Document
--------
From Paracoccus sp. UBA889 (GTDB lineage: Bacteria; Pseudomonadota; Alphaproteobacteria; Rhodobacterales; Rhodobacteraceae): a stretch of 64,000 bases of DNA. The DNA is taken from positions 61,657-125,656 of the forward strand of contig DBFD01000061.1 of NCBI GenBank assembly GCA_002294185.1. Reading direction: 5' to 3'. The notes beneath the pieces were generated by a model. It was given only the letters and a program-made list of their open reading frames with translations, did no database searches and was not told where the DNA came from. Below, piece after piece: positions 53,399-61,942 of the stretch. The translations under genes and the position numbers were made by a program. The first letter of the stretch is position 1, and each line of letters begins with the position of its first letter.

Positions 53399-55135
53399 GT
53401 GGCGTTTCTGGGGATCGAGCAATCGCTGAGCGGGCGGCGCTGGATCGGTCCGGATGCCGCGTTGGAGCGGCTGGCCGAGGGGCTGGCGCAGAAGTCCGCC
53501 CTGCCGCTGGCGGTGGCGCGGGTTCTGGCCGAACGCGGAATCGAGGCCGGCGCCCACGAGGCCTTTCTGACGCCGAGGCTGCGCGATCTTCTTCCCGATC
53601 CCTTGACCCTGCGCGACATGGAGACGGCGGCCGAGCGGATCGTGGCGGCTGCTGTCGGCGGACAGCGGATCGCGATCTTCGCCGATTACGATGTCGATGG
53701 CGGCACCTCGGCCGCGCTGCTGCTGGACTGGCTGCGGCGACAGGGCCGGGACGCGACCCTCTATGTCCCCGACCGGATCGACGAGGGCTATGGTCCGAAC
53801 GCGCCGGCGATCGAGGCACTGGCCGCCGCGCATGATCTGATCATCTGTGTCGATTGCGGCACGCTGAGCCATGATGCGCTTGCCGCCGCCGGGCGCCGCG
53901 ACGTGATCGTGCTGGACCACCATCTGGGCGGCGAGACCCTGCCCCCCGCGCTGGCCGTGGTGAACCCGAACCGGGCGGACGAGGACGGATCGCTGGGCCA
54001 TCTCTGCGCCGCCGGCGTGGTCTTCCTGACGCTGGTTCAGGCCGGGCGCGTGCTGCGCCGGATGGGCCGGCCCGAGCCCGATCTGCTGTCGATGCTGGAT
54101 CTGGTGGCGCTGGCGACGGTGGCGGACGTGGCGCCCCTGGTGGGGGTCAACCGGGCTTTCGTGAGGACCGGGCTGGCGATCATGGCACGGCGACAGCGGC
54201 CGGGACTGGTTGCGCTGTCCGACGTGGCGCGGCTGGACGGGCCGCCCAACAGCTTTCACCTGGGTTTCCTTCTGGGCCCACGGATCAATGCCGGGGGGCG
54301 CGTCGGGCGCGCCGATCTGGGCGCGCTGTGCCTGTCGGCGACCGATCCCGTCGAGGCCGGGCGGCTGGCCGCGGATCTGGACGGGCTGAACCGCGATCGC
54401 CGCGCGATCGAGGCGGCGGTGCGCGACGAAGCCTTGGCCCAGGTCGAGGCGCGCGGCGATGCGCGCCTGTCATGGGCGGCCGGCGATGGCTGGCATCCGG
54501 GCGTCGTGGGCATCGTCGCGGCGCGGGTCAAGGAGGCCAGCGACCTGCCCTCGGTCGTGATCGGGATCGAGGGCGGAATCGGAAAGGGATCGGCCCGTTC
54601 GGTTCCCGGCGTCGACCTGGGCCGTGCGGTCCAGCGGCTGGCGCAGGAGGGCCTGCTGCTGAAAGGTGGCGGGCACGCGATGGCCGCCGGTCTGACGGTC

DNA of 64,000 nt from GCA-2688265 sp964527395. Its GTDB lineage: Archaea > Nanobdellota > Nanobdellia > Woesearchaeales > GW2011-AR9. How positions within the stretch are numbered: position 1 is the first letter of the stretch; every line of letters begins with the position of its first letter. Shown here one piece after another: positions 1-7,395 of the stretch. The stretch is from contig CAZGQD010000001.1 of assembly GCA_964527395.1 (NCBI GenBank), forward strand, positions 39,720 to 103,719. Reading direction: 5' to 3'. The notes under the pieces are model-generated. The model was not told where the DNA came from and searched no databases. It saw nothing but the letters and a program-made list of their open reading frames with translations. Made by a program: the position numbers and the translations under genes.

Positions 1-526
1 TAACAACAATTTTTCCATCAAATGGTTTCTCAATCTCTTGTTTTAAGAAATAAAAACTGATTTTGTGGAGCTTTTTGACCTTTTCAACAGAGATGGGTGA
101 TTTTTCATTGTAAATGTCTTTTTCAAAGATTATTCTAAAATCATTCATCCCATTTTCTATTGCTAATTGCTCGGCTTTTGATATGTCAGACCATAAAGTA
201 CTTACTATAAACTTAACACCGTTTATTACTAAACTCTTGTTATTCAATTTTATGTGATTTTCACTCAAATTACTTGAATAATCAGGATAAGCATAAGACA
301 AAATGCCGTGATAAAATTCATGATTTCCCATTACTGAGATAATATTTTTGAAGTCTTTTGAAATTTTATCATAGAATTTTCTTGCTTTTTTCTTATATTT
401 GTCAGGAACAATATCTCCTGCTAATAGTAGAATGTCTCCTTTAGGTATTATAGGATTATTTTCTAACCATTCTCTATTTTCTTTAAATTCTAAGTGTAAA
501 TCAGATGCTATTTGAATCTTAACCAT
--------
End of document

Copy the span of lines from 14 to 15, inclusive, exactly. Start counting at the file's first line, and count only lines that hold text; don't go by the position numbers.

54401 CGCGCGATCGAGGCGGCGGTGCGCGACGAAGCCTTGGCCCAGGTCGAGGCGCGCGGCGATGCGCGCCTGTCATGGGCGGCCGGCGATGGCTGGCATCCGG
54501 GCGTCGTGGGCATCGTCGCGGCGCGGGTCAAGGAGGCCAGCGACCTGCCCTCGGTCGTGATCGGGATCGAGGGCGGAATCGGAAAGGGATCGGCCCGTTC